By Ashley Balcerzak

When writing about abortion or reproductive rights, it can be difficult to move past the debate itself. Many stories lean on a formula of pro-life versus pro-choice activists and ultimately land on a somewhat expected left-leaning takeaway.

At this year’s IRE Conference panel “How to investigate the war on women’s health,” Hannah Levintova and Marianne Szegedy-Maszak with Mother Jones, Nina Martin of ProPublica, and The Guardian’s Molly Redden discussed tips and tricks for going beyond the predictable culture-wars piece.

Focus on a different aspect of women’s health, Redden said, such as the economic factors involved. Think of the story as an investigation into a heavily regulated industry and ask the traditional questions: Who is pushing action on each side? Where did they come from? How truthful are their messages?

Sourcing is crucial. Go to the outspoken actors, but also consult internal documents, lawsuits, and state data. Keep in touch with whoever runs the abortion fund in your state, which Redden said is the most overlooked resource on this beat.

Delve into amicus briefs (legal documents filed by non-litigants), cert petitions (appeals to the Supreme Court), and 990s. Look at who is funding law firms involved in cases on the topic. Follow the citations in medical and law journals, Martin added.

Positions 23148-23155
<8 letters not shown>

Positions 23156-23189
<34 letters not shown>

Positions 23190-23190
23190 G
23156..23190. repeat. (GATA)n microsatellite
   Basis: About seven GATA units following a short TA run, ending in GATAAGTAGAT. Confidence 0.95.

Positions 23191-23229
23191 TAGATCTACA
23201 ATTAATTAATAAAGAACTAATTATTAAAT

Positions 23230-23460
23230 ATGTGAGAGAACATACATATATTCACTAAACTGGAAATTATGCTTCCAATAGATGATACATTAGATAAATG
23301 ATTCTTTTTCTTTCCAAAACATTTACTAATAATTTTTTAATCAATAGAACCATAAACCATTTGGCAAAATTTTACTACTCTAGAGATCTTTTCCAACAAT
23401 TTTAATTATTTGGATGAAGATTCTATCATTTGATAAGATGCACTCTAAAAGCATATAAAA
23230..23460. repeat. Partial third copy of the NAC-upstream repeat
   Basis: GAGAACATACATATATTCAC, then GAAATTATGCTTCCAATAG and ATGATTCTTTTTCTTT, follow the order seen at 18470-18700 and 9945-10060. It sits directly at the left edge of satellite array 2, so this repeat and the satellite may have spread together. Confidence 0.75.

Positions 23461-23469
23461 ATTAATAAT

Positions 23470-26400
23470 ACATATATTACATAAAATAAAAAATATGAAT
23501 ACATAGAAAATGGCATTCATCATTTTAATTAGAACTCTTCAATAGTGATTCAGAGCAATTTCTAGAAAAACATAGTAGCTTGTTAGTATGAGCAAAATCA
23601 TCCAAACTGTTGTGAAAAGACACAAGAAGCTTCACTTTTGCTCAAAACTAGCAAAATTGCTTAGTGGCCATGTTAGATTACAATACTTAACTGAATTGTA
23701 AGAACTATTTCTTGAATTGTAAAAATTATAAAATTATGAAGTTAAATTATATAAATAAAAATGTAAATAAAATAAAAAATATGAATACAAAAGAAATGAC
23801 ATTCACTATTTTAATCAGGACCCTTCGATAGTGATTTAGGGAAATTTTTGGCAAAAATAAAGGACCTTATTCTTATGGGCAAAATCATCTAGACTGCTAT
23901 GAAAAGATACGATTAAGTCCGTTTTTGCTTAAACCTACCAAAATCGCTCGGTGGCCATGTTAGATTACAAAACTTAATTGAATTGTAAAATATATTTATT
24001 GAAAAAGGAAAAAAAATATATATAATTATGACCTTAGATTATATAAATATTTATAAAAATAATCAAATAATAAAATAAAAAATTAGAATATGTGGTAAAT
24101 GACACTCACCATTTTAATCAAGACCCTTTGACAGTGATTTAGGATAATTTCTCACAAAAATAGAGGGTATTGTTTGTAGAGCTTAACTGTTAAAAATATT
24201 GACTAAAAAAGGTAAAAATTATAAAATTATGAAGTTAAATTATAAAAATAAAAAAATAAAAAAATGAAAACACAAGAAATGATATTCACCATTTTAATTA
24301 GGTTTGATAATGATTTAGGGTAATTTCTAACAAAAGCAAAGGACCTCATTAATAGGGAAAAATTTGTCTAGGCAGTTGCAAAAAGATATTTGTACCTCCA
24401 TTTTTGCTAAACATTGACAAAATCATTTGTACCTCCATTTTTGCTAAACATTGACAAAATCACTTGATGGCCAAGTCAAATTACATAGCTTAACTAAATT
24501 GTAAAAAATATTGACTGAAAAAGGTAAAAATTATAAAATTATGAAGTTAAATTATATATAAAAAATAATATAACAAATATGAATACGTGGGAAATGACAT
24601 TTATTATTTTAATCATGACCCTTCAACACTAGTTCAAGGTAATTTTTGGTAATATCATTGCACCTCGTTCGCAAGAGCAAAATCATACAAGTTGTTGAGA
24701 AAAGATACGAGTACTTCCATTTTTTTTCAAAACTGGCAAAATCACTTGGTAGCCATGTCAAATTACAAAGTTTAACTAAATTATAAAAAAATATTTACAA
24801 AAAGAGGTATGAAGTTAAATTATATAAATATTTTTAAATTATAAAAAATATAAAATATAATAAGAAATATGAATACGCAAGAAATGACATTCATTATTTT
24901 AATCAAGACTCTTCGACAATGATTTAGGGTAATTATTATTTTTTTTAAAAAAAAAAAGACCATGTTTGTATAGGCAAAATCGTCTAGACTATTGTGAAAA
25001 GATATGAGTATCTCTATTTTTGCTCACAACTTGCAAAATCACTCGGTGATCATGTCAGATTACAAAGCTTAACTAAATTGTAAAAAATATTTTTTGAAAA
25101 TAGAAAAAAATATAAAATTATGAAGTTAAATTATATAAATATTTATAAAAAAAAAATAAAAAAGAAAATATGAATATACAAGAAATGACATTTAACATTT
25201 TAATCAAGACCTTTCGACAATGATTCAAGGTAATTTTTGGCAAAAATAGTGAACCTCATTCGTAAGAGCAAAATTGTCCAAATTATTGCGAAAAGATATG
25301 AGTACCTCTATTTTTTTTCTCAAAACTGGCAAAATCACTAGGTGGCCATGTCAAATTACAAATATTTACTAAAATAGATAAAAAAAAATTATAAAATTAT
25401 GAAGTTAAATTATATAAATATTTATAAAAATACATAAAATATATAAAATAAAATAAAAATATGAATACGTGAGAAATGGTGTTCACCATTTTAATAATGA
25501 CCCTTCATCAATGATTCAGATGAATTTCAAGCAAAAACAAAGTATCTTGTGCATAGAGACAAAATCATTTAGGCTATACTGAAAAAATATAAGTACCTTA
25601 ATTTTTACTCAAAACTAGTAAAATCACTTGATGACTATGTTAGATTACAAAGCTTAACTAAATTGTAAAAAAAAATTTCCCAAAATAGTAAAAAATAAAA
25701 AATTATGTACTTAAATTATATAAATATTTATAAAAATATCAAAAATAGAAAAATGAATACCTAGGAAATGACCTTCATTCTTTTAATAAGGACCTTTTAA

You’ll often run into issues of anonymity. It will sometimes feel impossible to find the name of a victim, or they won’t want to talk once you find them. Go to congressional testimony, Levintova said, and find women in the transcripts who have already decided to speak publicly.

Know your local community really well: Who runs the local hospital? Pay attention to the comings and goings of their CEOs. What are the leaders’ political affiliations?

Martin said not to wait until the end of your reporting to contact the other side. They’ll often have much more for you to investigate, fact check and consider.

Acknowledge any inherent bias in your word choices, Redden said. The words “access to abortion” favor pro-choice readers, so being as neutral as possible will help both sides trust you.

Another way to avoid the perceived bias trap? Go beyond abortion. There are so many stories that impact women’s health that are overlooked because they are not as flashy or as easy as abortion pieces.

 

 

Ashley Balcerzak is a fellow at the Center for Public Integrity, where she covers state and local politics from a national level. She is pursuing her master’s degree in journalism and public affairs at American University, and received her undergraduate degree from Northwestern University. Ashley’s work can be found in The Washington Post, The Atlantic, Slate, TIME, Men’s Health and The Huffington Post.